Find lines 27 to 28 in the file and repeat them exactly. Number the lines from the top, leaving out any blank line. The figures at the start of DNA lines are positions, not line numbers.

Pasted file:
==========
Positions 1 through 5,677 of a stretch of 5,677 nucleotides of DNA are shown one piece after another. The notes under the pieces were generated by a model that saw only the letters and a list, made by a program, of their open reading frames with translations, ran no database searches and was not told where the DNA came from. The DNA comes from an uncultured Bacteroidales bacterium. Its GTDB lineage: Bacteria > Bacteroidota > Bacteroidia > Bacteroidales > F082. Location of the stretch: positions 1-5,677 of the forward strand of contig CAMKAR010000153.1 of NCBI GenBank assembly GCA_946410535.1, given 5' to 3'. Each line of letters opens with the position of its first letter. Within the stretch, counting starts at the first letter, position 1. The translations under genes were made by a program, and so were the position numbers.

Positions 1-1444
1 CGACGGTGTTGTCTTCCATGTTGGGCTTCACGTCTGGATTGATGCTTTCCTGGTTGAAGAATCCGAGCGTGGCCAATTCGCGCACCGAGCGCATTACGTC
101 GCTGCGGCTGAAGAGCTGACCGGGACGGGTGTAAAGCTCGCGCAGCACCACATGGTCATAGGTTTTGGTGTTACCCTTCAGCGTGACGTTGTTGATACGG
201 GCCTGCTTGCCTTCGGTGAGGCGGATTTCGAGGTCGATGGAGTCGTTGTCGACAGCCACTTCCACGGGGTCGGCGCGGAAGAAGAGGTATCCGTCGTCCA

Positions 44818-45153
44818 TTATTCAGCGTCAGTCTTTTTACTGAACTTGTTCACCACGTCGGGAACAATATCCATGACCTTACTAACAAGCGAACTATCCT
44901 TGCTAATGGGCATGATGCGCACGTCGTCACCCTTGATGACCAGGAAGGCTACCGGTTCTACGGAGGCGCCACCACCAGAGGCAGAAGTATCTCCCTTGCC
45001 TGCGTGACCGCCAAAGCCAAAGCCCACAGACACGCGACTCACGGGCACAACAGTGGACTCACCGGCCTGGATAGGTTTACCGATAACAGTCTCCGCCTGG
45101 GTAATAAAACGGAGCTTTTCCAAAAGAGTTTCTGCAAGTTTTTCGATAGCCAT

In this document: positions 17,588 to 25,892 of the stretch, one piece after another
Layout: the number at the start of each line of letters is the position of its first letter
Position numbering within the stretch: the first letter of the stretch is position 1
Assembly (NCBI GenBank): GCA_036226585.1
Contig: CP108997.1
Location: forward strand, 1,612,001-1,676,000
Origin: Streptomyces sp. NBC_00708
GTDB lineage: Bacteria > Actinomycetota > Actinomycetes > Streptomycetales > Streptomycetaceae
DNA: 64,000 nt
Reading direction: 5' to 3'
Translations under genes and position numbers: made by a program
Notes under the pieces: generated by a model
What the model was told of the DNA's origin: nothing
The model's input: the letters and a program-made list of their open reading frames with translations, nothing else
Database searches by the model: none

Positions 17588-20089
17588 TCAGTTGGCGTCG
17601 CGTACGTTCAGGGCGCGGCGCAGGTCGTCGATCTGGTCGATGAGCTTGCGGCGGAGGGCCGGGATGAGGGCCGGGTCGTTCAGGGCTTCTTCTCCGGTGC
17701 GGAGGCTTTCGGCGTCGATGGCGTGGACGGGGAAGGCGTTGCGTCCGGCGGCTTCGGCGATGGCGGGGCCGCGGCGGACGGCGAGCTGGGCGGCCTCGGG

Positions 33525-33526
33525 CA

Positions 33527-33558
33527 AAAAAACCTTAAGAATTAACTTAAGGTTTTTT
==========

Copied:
17588 TCAGTTGGCGTCG
17601 CGTACGTTCAGGGCGCGGCGCAGGTCGTCGATCTGGTCGATGAGCTTGCGGCGGAGGGCCGGGATGAGGGCCGGGTCGTTCAGGGCTTCTTCTCCGGTGC